|Keywords: Phenomenology of Place, Site Design, Architectural Education, Teaching Strategy|
|Full Text (.pdf) | 659 KB ||
|Author(s): M. Ruslin Anwar|
|Pages: 61-64||Paper ID: 115506-7474-IJCEE-IJENS||Published: December, 2011|
Abstract: The determination of flood discharges that fits to the physical condition of the watershed requires an effort in developing flood discharges estimation model that meets the physical condition of the watershed. The research uses two models in estimating the flood in any watershed. The first model is the development of surface runoff coefficient model (Cm). The second model is the development of flood discharges models (Qm) that is used further as plan flood prediction for each sub watershed. The research aims to determine the parameter of physical characteristic of the watershed that affects the surface runoff coefficient, to develop the correlation between physical characteristics of the watershed with the surface runoff coefficient, and to determine the plan flood prediction for Bango watershed. The analysis applied in determining the parameter of physical characteristics of the watershed uses geographical information system (GIS), and the development of surface runoff coefficient model by using multiple linear correlation-regression. The findings show that the mean slope of watershed (Ia), the main river length factor (Lb), topography factor (T), land use factor (Lu), and land type factor (S) influence the surface runoff coefficient. The parameter correlation toward the surface runoff coefficient is linear, while for flood discharges, it is non-linear. Plan flood model can be applied to predict the flood in Bango watershed.
|Keywords: Watershed, runoff, physical characteristic, flood discharge|
|Full Text (.pdf) | 229 KB ||
|Author(s): Ariani Budi Safarina, Hang Tuah Salim, Iwan K Hadihardaja, M Syahril BK|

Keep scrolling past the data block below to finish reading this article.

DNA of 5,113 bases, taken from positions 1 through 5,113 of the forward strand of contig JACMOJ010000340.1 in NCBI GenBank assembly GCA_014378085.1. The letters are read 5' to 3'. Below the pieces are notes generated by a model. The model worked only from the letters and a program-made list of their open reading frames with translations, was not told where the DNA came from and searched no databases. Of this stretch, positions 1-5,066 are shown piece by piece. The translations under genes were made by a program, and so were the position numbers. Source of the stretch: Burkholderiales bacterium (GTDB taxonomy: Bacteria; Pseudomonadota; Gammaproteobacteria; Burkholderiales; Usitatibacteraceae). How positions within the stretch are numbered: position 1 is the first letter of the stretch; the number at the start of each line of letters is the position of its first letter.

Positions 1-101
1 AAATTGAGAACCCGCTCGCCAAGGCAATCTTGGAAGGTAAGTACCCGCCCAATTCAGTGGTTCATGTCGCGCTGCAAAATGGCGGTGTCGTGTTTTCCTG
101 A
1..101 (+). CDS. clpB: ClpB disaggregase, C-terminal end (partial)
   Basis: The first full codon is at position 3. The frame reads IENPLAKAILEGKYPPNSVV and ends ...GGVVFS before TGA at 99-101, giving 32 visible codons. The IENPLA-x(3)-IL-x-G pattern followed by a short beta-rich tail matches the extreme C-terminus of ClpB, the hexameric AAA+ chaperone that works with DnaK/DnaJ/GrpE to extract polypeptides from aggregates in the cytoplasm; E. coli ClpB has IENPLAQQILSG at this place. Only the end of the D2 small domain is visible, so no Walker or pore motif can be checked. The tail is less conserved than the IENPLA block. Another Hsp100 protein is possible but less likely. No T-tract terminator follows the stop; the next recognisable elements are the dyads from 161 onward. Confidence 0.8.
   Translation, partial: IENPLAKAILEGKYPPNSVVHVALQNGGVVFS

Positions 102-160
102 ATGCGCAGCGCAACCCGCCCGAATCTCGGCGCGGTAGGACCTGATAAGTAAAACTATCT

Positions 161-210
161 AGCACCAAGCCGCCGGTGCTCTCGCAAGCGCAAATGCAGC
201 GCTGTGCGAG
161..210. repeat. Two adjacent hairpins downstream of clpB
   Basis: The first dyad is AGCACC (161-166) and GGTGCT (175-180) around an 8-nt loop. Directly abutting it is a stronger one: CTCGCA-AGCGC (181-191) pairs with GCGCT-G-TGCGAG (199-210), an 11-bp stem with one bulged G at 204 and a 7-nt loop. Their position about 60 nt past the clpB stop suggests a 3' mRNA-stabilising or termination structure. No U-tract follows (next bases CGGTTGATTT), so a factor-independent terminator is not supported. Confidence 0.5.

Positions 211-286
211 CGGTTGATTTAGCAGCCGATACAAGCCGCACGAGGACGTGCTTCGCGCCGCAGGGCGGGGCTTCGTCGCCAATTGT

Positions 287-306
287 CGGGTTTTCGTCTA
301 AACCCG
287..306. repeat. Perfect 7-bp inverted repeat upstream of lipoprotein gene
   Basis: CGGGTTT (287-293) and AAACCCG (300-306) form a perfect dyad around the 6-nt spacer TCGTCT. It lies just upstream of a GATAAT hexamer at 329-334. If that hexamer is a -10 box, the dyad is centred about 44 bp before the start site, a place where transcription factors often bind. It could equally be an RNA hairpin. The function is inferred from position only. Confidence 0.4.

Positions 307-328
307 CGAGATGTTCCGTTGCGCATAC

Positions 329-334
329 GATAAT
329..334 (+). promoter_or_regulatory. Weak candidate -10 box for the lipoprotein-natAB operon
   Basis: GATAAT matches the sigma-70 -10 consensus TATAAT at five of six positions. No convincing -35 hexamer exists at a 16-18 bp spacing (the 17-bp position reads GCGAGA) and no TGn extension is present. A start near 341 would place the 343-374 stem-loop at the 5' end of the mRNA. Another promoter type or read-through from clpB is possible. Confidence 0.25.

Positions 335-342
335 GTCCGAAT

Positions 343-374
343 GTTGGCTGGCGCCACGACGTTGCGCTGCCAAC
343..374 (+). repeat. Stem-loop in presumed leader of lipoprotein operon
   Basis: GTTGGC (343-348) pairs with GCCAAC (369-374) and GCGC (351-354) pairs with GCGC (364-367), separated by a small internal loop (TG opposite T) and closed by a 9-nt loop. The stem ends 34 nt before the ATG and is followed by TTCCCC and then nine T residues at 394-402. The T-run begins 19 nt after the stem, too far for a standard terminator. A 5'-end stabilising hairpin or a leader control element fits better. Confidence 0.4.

|Pages: 65-74||Paper ID: 116106-7878-IJCEE-IJENS||Published: December, 2011|
Abstract: The aim of this study is to determine the appropriate method of synthetic unit hydrograph for various ungauge watershed characteristics, where each method specified in range of validity based on characteristics parameter and will be presented in the form of synthetic unit hydrograph methods clusterization. Characteristics of the watershed that is used as a parameter are watershed area, the length of the main river and the slope. Watershed as the study site is 32 watersheds located in Java Island, Indonesia. Based on rainfall and river water level data, the observation unit hydrograph is determined for each watershed using the convolution method. Synthetic method validation is done by calculating the comparison parameters between observation and synthetic unit hydrograph with the specified tolerance value. Comparison parameter measure the similarity of the unit hydrograph’s shape and the unit hydrograph parameters of the peak discharge, peak time and time base. The analyzed synthetic method is Snyder, SCS, Nakayasu and Gama-1. The results showed each synthetic method has a validity range of the watershed area, the length of the main river and the slope.
|Keywords: Clusterization, Convolution Method, Comparison Parameter, Unit Hydrograph, Watershed Characteristic|
|Full Text (.pdf) | 566 KB ||
|Author(s): Abdel-moniem El-Shorbagy|
|Pages: 75-79||Paper ID: 116606-4848-IJCEE-IJENS||Published: December, 2011|